Metabolic syndrome is a combination of medical disorders that increase the risk of developing cardiovascular disease and diabetes. It affects one in five people, and prevalence increases with age. Some studies estimate the prevalence in the USA to be up to 25% of the population.
The metabolic syndrome is characterized by a group of metabolic risk factors in one person. They include:
- Abdominal obesity (excessive fat tissue in and around the abdomen)
- Atherogenic dyslipidemia (blood fat disorders — high triglycerides, low HDL cholesterol and high LDL cholesterol — that foster plaque buildups in artery walls)
- Elevated blood pressure
-Insulin resistance or glucose intolerance (the body can’t properly use insulin or blood sugar)
-Prothrombotic state (e.g., high fibrinogen or plasminogen activator inhibitor–1 in the blood)
-Proinflammatory state (e.g., elevated C-reactive protein in the blood)
The exact mechanisms of the complex pathways of metabolic syndrome are not yet completely known. Most patients are older, obese, sedentary, and have a degree of insulin resistance. Stress can also be a contributing factor.
There is debate regarding whether obesity or insulin resistance is the cause of the metabolic syndrome or if they are consequences of a more far-reaching metabolic derangement. Central adiposity is a key feature of the syndrome, reflecting the fact that the syndrome's prevalence is driven by the strong relationship between waist circumference and increasing adiposity. However, despite the importance of obesity, patients that are of normal weight may also be insulin-resistant and have the syndrome.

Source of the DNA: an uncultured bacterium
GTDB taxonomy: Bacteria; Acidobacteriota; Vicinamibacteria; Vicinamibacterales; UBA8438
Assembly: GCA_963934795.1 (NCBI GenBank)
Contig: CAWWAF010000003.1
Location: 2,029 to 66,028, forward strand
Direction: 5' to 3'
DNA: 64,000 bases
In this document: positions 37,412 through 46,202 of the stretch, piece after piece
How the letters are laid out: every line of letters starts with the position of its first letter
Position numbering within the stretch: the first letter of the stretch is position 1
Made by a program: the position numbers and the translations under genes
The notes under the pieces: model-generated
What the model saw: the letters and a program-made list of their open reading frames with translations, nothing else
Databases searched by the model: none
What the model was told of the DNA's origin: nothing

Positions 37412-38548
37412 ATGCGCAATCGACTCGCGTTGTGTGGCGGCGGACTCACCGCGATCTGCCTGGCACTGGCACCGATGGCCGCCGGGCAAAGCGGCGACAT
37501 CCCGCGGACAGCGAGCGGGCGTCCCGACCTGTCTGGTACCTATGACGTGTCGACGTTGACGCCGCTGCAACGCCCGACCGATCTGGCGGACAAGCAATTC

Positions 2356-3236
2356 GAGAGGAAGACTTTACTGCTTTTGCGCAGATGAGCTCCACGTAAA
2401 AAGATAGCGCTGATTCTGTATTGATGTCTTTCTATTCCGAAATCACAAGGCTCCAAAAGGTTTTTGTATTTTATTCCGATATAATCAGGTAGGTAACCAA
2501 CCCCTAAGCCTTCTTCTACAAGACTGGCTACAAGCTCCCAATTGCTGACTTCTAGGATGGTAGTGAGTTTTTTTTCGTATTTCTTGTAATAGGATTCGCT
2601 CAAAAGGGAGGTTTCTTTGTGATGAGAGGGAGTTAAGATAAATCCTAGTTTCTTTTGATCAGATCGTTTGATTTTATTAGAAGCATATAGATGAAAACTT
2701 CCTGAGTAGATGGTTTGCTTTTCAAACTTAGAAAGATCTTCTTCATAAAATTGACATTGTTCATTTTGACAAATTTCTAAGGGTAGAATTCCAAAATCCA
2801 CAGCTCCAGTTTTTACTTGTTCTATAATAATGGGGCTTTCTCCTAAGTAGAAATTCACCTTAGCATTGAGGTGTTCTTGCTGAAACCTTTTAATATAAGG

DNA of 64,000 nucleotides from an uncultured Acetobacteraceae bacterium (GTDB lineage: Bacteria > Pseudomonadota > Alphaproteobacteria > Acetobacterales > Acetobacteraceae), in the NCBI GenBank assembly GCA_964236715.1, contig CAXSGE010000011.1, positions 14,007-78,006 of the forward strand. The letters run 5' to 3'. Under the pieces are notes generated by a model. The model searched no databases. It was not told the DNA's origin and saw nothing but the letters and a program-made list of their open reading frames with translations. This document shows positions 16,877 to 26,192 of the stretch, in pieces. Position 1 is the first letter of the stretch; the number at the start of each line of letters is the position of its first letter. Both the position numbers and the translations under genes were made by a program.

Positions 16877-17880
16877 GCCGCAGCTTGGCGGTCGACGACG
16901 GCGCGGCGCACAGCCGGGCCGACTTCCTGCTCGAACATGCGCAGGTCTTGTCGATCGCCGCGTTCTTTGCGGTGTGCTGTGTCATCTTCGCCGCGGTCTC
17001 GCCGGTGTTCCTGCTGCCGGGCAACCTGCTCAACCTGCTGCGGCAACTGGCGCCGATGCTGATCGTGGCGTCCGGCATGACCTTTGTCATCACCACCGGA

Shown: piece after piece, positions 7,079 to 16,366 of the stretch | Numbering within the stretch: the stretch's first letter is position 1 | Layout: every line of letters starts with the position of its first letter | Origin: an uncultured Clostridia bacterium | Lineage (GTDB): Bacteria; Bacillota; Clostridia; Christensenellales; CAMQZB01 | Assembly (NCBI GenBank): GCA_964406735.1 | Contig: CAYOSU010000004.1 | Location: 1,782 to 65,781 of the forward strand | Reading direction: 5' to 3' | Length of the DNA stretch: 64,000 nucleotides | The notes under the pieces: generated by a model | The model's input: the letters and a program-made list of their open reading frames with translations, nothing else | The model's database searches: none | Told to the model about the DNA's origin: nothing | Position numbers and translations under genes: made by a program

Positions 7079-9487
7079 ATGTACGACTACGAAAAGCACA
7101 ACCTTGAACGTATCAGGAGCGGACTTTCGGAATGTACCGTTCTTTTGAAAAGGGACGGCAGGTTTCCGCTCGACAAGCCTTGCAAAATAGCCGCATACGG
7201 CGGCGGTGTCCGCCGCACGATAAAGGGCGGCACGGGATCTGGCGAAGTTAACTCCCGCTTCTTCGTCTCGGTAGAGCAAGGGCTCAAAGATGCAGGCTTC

The dominant underlying risk factors for this syndrome appear to be abdominal obesity and insulin resistance. Insulin resistance is a generalized metabolic disorder, in which the body can’t use insulin efficiently. This is why the metabolic syndrome is also called the insulin resistance syndrome.
The American Heart Association and the National Heart, Lung, and Blood Institute recommend that the metabolic syndrome be identified as the presence of three or more of these components:
* Elevated waist circumference:
Men — Equal to or greater than 40 inches (102 cm)
Women — Equal to or greater than 35 inches (88 cm)
* Elevated triglycerides:
Equal to or greater than 150 mg/dL
* Reduced HDL (“good”) cholesterol:
Men — Less than 40 mg/dL
Women — Less than 50 mg/dL
* Elevated blood pressure:
Equal to or greater than 130/85 mm Hg
* Elevated fasting glucose:
Equal to or greater than 100 mg/dL
For managing both long- and short-term risk, lifestyle therapies are the first-line interventions to reduce the metabolic risk factors. These lifestyle interventions include:
* Weight loss to achieve a desirable weight (BMI less than 25 kg/m2)
* Increased physical activity, with a goal of at least 30 minutes of moderate-intensity activity on
most days of the week
* Healthy eating habits that include reduced intake of saturated fat, trans fat and cholesterol